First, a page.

Courses Taught:

  • History and  culture of dynastic Egypt
  • Ancient Egyptian art and architecture
  • Ancient Egyptian artefacts in the Ashmolean Museum
  • Urbanization and Change in Complex Societies (School of Archaeology and Anthropology)

Recent Publications:

2014. The ivory statuette from HK6 Tomb 72. Nekhen News 26: 7–9.

2014. Colossal statue of the fertility god Min; Statuette of a woman; Ceremonial mace-heads of Kings Narmer and Scorpion; Statue of King Khasekhem; Pottery lion; Statue of King Akhenaten; Shrine of King Taharqa; The ‘Two-Dog’ palette; Cosmetic spoon in the form of a swimming girl; Nested coffins of Djeddjehutyiuefankh; Mummy of a young boy; The ‘Sinuhe Ostracon’; The daughters of King Akhenaten and Queen Nefertiti (the ‘Princesses Fresco’); Double-sided mummy portrait  [in:] K. Wodehouse (ed.) The Ashmolean Museum. Crossing cultures, crossing time. (Oxford: Ashmolean Museum): 42–45, 48, 50, 54–55, 106–107, 118, 188–191, 272, 374–375, 376–377.

2014. Discovering Tutankhamun in Oxford. Egyptian Archaeology 44: 2.

2014, with P. Collins. Discovering Tutankhamun (Oxford: Ashmolean Museum).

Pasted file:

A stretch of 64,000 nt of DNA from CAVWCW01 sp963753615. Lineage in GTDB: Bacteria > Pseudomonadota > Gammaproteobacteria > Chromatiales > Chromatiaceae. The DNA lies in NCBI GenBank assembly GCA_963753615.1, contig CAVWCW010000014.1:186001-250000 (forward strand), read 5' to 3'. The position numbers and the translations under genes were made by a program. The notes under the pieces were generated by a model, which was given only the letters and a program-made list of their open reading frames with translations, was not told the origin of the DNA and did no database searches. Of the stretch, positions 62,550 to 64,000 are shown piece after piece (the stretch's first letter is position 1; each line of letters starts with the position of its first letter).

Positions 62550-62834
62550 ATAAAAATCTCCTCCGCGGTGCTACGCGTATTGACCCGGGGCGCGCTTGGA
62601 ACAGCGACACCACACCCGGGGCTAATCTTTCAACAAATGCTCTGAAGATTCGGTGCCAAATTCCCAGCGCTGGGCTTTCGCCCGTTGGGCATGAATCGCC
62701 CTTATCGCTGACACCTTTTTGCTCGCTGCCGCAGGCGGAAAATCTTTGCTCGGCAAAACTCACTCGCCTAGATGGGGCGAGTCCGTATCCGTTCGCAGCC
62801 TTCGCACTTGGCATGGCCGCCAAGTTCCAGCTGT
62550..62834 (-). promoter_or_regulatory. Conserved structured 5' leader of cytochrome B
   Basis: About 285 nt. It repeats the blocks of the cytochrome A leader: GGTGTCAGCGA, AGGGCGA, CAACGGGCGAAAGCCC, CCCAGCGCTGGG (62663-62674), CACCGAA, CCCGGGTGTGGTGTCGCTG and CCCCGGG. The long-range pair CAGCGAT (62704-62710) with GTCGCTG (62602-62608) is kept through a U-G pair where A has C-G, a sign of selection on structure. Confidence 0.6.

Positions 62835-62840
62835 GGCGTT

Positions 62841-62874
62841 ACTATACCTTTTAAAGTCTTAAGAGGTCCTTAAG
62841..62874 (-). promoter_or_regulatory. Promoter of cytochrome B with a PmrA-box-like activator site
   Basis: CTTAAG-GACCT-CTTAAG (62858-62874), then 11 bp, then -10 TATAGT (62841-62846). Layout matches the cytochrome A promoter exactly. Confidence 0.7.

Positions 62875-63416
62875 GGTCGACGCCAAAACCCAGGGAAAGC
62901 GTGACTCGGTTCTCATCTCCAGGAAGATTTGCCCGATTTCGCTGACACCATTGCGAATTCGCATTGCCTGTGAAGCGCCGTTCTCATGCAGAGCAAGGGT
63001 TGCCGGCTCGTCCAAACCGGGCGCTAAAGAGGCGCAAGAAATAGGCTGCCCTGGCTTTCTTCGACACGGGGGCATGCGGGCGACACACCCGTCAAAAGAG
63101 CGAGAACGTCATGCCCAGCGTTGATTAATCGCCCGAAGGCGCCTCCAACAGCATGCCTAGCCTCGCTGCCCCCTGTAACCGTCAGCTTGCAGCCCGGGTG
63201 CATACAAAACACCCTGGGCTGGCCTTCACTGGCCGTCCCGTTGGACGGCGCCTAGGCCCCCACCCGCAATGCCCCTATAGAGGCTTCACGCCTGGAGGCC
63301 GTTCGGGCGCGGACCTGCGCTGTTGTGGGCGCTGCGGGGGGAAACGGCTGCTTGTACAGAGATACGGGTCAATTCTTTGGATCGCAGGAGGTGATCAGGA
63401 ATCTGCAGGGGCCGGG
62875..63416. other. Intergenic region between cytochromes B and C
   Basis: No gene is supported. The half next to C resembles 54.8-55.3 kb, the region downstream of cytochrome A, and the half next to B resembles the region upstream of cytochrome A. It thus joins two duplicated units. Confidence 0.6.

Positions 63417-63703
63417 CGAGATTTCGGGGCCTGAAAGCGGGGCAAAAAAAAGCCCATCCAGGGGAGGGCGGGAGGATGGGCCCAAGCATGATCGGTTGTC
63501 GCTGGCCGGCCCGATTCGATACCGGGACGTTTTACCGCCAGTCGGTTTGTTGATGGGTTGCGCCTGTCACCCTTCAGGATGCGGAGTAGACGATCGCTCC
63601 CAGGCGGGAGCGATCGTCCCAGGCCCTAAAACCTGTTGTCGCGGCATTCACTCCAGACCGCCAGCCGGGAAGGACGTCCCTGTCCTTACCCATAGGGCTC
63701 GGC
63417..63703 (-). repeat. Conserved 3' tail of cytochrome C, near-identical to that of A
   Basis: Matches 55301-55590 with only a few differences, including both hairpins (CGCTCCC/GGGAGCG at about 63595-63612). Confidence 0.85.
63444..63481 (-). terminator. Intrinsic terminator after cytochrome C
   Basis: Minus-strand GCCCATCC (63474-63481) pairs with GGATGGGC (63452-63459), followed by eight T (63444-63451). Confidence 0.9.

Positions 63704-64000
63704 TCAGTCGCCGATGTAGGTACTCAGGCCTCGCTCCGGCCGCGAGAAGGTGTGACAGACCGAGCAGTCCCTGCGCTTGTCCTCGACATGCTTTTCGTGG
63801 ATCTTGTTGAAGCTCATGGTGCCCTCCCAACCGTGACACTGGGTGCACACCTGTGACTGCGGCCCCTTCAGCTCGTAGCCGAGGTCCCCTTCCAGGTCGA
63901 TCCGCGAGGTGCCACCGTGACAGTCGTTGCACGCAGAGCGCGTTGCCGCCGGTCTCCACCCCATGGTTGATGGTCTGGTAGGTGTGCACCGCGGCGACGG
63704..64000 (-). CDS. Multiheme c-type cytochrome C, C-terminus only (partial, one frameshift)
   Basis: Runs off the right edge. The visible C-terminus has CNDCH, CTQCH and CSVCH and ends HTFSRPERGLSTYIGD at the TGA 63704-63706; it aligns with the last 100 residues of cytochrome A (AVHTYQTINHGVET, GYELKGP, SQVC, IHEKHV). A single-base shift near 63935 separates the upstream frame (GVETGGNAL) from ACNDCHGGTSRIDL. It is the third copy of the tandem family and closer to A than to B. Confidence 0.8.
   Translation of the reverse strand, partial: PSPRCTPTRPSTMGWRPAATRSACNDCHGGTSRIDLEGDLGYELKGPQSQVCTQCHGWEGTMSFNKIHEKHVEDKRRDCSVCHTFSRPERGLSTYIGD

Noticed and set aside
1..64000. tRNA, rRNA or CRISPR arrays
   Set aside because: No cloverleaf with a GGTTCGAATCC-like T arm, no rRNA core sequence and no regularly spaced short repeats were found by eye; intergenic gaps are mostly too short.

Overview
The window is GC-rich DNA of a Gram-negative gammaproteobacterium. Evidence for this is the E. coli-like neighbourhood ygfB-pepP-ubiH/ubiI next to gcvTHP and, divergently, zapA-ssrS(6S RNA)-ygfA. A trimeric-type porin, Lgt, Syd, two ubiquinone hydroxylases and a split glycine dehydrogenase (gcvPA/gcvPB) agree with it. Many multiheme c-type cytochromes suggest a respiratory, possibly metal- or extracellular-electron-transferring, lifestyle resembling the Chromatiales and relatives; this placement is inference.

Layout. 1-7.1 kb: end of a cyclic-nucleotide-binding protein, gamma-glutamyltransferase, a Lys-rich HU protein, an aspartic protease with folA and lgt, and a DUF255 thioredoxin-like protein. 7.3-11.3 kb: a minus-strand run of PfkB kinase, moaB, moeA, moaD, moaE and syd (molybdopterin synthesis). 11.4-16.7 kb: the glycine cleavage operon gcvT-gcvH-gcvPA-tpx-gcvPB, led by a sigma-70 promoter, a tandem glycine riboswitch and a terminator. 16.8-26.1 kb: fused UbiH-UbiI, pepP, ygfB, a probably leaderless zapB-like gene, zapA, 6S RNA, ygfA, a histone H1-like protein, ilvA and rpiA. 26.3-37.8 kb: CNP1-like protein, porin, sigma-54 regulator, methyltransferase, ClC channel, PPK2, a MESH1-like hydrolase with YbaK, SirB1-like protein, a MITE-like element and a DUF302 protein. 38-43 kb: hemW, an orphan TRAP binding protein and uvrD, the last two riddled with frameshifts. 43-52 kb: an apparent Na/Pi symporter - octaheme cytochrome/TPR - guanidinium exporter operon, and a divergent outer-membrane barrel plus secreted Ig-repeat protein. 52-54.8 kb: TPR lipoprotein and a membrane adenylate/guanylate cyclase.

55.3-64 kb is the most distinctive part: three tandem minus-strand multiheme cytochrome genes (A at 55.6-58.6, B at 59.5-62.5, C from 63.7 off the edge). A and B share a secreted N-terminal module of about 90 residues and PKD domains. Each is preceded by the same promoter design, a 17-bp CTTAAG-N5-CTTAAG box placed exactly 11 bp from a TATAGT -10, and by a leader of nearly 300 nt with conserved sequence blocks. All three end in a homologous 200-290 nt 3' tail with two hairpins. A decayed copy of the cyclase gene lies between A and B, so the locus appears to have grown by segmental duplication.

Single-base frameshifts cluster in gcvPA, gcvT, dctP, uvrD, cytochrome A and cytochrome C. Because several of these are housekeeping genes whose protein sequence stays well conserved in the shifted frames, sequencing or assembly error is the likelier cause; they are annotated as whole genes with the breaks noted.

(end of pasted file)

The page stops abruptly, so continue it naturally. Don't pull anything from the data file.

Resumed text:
2014, with P. Collins. Discovering Tutankhamun. Ashmolean Magazine 67: 3–5.

2014, with P. Collins. Discovering Tutankhamun at the Ashmolean Museum, Oxford. Ancient Egypt Magazine 85: 34–40.

2011. Statue of King Khasekhem [in:] E. Teeter (ed.) Before the pyramids: the origins of Egyptian civilization. Oriental Institute Museum Publications 33 (Chicago: Oriental Institute of the University of Chicago): 224–225.

2011, with P. Collins and G. Criscenzo-Laycock. Ancient Egypt and Nubia at the Ashmolean, Gallery Guide (Oxford: Ashmolean Museum).

2011, with G. Criscenzo-Laycock. Unveiling ancient Egypt and Sudan. Ashmolean Magazine 62: 9–10.

2010, with N. Spencer and E. O’Connell (eds). 13 papers presented at the colloquium, The Book of the Dead - Recent research and new perspectives, held at the British Museum on 21st–22nd July 2009. British Museum Studies in Ancient Egypt and Sudan 15: http://www.britishmuseum.org/research/publications/online_journals/bmsaes/issue_15.aspx